Is the NHS doing a good job at classifying whether patients are automatically eligible for treatment? For some treatments (GP consultation, A&E for minor injury), no purpose is served by asking questions; get them in and out of the door quickly and safely, and bugger the invoice. For long term treatment, eligibility questions may be pertinent but ethics will always overrule. If the patient requires treatment, NHS doctors and nurses deliver it.

The cluelessness about how much it costs to treat UK visitors demonstrates the cost of knowing. Why count pounds that you cannot collect unless to accommodate a managerialist freak?

23. Charlieman

@19. Derek Hattons Tailor: “Backhanders are far more common there than in the public sector, when was the last time a public servant was prosecuted for fraud ?”

There was an arrest a couple of days ago when a prison officer was accused of providing information to a newspaper. Plus a thousand other Leveson-related arrests, questionings and prosecutions of police, prison officers and other public officials.

“How does a universal system work with the private sector imperative to price risk for individual patients – something all private health provider do routinely ?”

I think that is a great question. The thing is that the private sector imperative is correct; it may be a shitty idea, but doctors should treat the patient rather than the symptoms.

24. the a&e charge nurse

[22] ‘The thing is that the private sector imperative is correct; it may be a shitty idea, but doctors should treat the patient rather than the symptoms’ – which symptoms, those that the private sector imperative deems OK to treat?

As a matter of interest which health system best epitomises this principle?

25. Derek Hattons Tailor

@ 20 Even if I believe that £240, what does that actually cover you for ? When I briefly had private insurance (it was free with an ex partners job ) it excluded any serious or chronic conditions – in other words the very conditions most of us will suffer from at some point and which cost the NHS the most. £240 might be the premium (with lots of exclusions) for a youngish healthy non smoker etc, but what about everyone else ?

If I get hit by a bus and go to the nearest hospital how is that a choice ? It’s exactly what I’d get now

If the hospital operators are taking backhanders, I as a patient would suffer through poor quality/no care. There have already been drops in standards in the NHS, local government and the Police as outsourcers take over public services and cut corners. So it isn’t just a matter for the firm. In a genuine free market I can go elsewhere if I’m unhappy with quality, I can’t do that with a private healthcare monopoly

I understand they would LOOSE the hospital and the revenue, but as a patient I don’t care about that, I care about replacing that lost capacity ?

Again, Tesco insure what exactly for 0.16 per day

What about development of new drugs/treatments. All drug research is funded by government would the private sector take this on, if yes, how would they fund it cheaper than government can ?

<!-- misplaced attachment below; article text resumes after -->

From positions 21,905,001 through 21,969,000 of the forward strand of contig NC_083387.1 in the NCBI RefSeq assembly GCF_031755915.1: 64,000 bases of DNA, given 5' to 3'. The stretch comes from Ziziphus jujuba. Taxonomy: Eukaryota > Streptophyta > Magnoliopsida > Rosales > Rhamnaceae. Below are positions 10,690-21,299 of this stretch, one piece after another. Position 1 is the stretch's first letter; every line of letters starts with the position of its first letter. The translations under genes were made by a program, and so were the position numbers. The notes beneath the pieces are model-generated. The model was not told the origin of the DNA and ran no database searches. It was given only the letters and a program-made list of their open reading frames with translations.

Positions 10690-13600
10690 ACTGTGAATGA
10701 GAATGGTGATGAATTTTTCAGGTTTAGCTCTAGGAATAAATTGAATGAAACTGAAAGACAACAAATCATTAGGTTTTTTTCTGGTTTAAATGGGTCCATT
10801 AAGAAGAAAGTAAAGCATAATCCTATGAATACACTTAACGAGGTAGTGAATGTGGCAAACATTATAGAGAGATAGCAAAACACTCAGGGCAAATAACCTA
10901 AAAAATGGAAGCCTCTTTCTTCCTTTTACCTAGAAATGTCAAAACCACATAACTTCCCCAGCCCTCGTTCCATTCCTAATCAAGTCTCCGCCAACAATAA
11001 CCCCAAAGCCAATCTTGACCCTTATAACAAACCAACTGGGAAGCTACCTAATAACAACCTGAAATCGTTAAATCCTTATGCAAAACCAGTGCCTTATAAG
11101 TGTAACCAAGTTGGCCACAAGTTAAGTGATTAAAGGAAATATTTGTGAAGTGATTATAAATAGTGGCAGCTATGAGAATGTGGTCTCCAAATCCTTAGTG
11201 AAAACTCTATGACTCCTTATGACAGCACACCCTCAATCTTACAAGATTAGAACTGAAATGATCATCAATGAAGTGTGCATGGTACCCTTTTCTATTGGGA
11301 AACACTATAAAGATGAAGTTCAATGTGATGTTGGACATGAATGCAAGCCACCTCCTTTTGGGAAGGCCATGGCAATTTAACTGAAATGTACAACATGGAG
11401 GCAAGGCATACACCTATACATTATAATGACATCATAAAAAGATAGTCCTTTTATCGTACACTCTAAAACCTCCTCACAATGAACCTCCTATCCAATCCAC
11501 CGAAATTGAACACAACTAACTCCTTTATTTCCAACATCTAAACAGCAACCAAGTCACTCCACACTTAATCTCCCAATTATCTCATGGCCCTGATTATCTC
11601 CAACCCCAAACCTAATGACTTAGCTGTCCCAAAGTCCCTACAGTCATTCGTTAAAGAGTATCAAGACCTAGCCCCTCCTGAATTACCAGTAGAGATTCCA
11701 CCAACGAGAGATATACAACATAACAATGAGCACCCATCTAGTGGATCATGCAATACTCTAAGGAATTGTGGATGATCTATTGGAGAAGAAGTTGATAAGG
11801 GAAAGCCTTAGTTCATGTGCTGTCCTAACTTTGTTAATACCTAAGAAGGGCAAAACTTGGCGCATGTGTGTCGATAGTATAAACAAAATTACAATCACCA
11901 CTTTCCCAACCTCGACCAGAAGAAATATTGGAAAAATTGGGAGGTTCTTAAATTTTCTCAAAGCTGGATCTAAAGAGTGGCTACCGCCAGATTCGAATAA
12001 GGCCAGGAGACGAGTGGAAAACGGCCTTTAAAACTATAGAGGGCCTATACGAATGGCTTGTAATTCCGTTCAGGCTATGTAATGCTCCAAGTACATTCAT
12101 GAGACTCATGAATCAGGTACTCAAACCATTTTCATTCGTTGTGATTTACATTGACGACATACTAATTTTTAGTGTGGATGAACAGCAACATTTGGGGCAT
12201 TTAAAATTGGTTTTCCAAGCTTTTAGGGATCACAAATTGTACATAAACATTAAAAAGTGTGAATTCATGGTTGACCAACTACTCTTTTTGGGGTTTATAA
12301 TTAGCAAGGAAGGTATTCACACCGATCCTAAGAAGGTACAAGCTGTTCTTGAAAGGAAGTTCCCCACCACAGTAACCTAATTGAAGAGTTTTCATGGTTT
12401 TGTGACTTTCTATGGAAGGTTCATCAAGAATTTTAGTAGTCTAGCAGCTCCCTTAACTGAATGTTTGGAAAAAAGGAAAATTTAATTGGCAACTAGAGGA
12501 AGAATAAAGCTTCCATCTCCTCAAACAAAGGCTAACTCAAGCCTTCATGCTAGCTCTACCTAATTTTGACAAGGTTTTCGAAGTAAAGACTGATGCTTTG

And finally, what about training, no private providers train doctors or nurses, so where would they come from, would we import them, or would the private sector fund training ?

The problem with private medical insurance has always been that it’s cheaper – until you actually get ill.

26. Charlieman

@23. the a&e charge nurse: “…which symptoms, those that the private sector imperative deems OK to treat?”

I said treat “the patient”. Look after the person.

But you raise a question that doctors working in the private sector might judge symptoms differently. Are you suggesting that private sector ethics are different?

27. Charlieman

@24. Derek Hattons Tailor: “What about development of new drugs/treatments. All drug research is funded by government would the private sector take this on, if yes, how would they fund it cheaper than government can ?”

Drug manufacturers create new drugs. Government bodies are consumers.

“And finally, what about training, no private providers train doctors or nurses, so where would they come from, would we import them, or would the private sector fund training ?”

UK imports nurses.

Private UK companies train nurses.

If the NHS ceased training of doctors, private companies would train doctors. Think about it for 20 seconds: why would anyone wish to train as a doctor in the UK if the teachers weren’t so damned good at it.

27 Charlieman

‘Drug manufacturers create new drugs. Government bodies are consumers’.

True, but this hides a major benefit for the cost of new drugs to the private sector – the NHS buys in such large quantaties that the cost of development and initial production is quickly recouperated and prices fall. This wouldn’t happen so quickly if smaller private healthcare providers were the only purchasers.

Private UK companies train nurses.

This is also correct, however, the NHS are still paying for the student’s training and also for the private company to do the training. This does work-out more expensive than the NHS.

UK imports nurses.

Also correct but this doesn’t work so well in the Mental Health Services where talking therapies are carried-out by nurses, unless those nurses are fluent in English.

26

‘Are you suggesting that the private sector ethics are different,.

In the USA, where health care is purchased either by the rich or via insurance premiums, it has been found that drugs and therapies are given on demand when in fact they are useless other than as a placebo effect. Medical and nursing staff have to adhere to NICE guidelines.

29. the a&e charge nurse

[26] “Are you suggesting that private sector ethics are different?” – yes, of course they are, Steve B @28 beat me to the punch as to why.

I really have no idea what you mean when you say treat the person rather than the symptoms.

The OP is about the cost of health care for those from overseas what concrete examples did you have in mind when trying to differentiate between treating the person, rather than the symptoms?

I took the OP to allude to the pros/cons of providing ‘free’ health care for people who may not have contributed via taxes.

Please keep it simple, no tax id number or nia number no treatment unless you pay or your insurance pays,
For our choice is it cheaper to pay out for insurance or spend billions running it ourselves?
I have many friends who are doctors and it would be nice to see staff get the correct pay for the job they do. So many health staff work extra time without pay because they Care!
I have lived outside the UK for the last 10 years and now come back for business reasons and I’m heart broken what has happened to this wonderful country. Get out of the EU get rid of people who should not be here and the rest I give a warning FIT IN OR F/OFF!!